And the experimental ingredient: 1/2 bottle BBQ sauce

I actually wrote this down because I want to be able to make this again – spicy but not too hot, and a wonderful smoky undertone from the BBQ sauce.

ETA: I made some cheddar cheese biscuits to go with; also good.

Share, please? I’ve been trying to make some similar dressing but without much luck. Green Goddess, mmmm!

Come on a recipe for Vegemite cheesecake could earn you **Australian of the Year.
** We just need the recipe as proof.

I used leftover cinnamon raisin and blueberry bagels to make bread pudding. I didn’t write anything down, but it was the best bread pudding I’ve ever made.

This isn’t nearly as creative as what y’all have already posted, but one night I was going to make stuffed chicken breasts, which requires breading. I was, however, out of eggs. So I dipped the chicken in some honey-mustard salad dressing, and it turned out really, really well. I’ve done it that way on purpose a few times since.

I threw together a chili last night with the odds and end I had on hand. Motorboy was skeptical when he saw what was going in, but it turned out so good he asked me to make it again someday.

Butternut Squash and Black Bean Chili

6 servings

1 tsp olive oil
1 cup chopped onion
4 oz hot italian sausage

2 medium bell peppers, chopped (I used one green, one yellow)
4 medium jalapeno peppers, chopped (do not discard the seeds - use them!)
2 medium carrots, peeled and cubed

3/4 tsp ground chipotle pepper
dash ground cinnamon
2 tsps ground cumin
1 tb “chili powder” such as McCormick
2 tsps salt
2 tsps Mexican oregano

1/2 cup red wine
1 pint cherry tomatoes
15 oz canned diced tomatoes
2 cups butternut squash, peeled and cubed
2 cups canned black beans
Remove the sausage from its casing and crumble into a large heavy bottomed pot. Add the olive oil and onion and saute until onion is translucent.

Add the bell pepper, jalapeno, carrot, and spices. Saute for 3-5 minutes or until vegetables begin to brown.

Add the cherry tomatoes (cut each in half) and the red wine. Deglaze the pot, scraping up any browned bits.

Add the squash, canned tomatoes and enough water to cover.

Bring to a boil, reduce heat and simmer for 1 hour, stirring occasionally. Add water if needed to prevent sticking.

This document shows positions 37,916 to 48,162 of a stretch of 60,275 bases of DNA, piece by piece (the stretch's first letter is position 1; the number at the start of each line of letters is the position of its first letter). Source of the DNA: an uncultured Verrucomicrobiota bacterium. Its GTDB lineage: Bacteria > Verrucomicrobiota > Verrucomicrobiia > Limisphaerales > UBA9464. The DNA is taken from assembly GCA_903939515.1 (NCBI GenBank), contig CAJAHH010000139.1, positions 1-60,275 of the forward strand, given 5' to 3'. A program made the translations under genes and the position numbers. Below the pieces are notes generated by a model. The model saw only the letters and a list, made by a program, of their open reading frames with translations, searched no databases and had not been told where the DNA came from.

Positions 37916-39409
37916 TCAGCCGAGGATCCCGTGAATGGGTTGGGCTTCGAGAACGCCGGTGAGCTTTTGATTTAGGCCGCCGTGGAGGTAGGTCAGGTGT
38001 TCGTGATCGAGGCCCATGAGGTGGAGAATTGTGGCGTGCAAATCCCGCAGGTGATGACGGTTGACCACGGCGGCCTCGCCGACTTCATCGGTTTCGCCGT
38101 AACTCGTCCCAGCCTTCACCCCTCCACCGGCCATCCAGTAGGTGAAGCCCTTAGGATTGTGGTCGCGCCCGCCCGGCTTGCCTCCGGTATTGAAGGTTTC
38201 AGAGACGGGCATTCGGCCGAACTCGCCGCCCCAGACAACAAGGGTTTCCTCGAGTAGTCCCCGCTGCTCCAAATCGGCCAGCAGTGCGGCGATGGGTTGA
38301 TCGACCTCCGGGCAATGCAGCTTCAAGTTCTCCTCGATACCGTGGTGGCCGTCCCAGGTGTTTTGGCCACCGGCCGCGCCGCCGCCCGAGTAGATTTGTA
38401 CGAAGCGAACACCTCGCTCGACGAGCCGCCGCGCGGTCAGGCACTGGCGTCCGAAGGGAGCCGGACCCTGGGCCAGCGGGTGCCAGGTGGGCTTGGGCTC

Add the beans, adjust salt if needed, and add some water if needed to prevent sticking.
Simmer for up to another hour.

Serve with tortilla chips, shredded cheddar cheese amd sour cream or sliced avocado.

NOTES : 5 WW points without accompaniments.

Wow! That sounds really good…I’m going to have to steal that.

And, relatedly, I’ve got some chicken breasts stuffed with Boursin Cheese and wrapped in bacon sittin’ in the freezer. Oddly, not as tasty as one would expect, they desperately need something more acidic and…punchy… to wake them up. I bet honey mustard brushed on the outside of the bacon would be a most excellent addition.

I wrote it down right away so I wouldn’t forget it, but it’s at home. See if I remember it well enough to record it here:

1/4 cup each cottage cheese, mayo, and buttermilk
1/4 cup loosely packed fresh basil, chives, and parsley (proportioned to your taste)
4 cornichons
1 tablespoon capers
1/2 teaspoon of anchovy paste
1 small clove of garlic
squeeze of lemon juice

Put it all into a blender and blend thoroughly. It may be too thick to blend; if so, add a little more buttermilk or water. Taste for seasoning and add more acid or salt if you deem necessary.

I had a Delicata squash* on hand recently that I was going to roast and stuff, but I ran out of time, so I peeled and sliced it and sauteed it in butter along with some shelled edamame and a couple of chopped garden tomatoes. I added some onion, garlic and freshly ground curry spices (cumin, cardamom and turmeric), and served it over rice. It was better than expected and my husband liked it even more than I did.

*About the size of a large zucchini with a texture and taste half-way between butternut and acorn squash.

When mr. bot returned from his fishing trip he came home laden with Salmon and lots of crab. It seemed that no one else in his party wanted their crabs. Cretins! So we were blessed with Much Fresh Crab.

I made crab-stuffed Chile Rellenos. My poor boy lusts for them now.

I charred six large Passilla peppers on the grill, tossed them in a plastic bag for about 20 minutes; then rubbed the skins off.

Then made a slit in each one, filled with crab and a stick each of jack and cheddar cheese. Dipped those bad boys into batter and fried in 1/2 inch of oil in a skillet.

Topped them off with a homemade enchilada sauce.

Brown some onions in a small saucepot, when they are transparent add chili powder to taste (fresh powder is best!) and some smushed garlic. Add a large can of tomato sauce, and let simmer for hours until the smell drives you insane with hunger. Then proceed with the preparation of the Chilis.

Just thought I’d throw in the tip that delicata squash does not need to be peeled. Its flesh is like winter squash, but the skin is more like summer squash skin and is very tender when cooked. It makes it a great choice for pretty sliced squash tarts.

Vegemite-Parmesan Cheesecake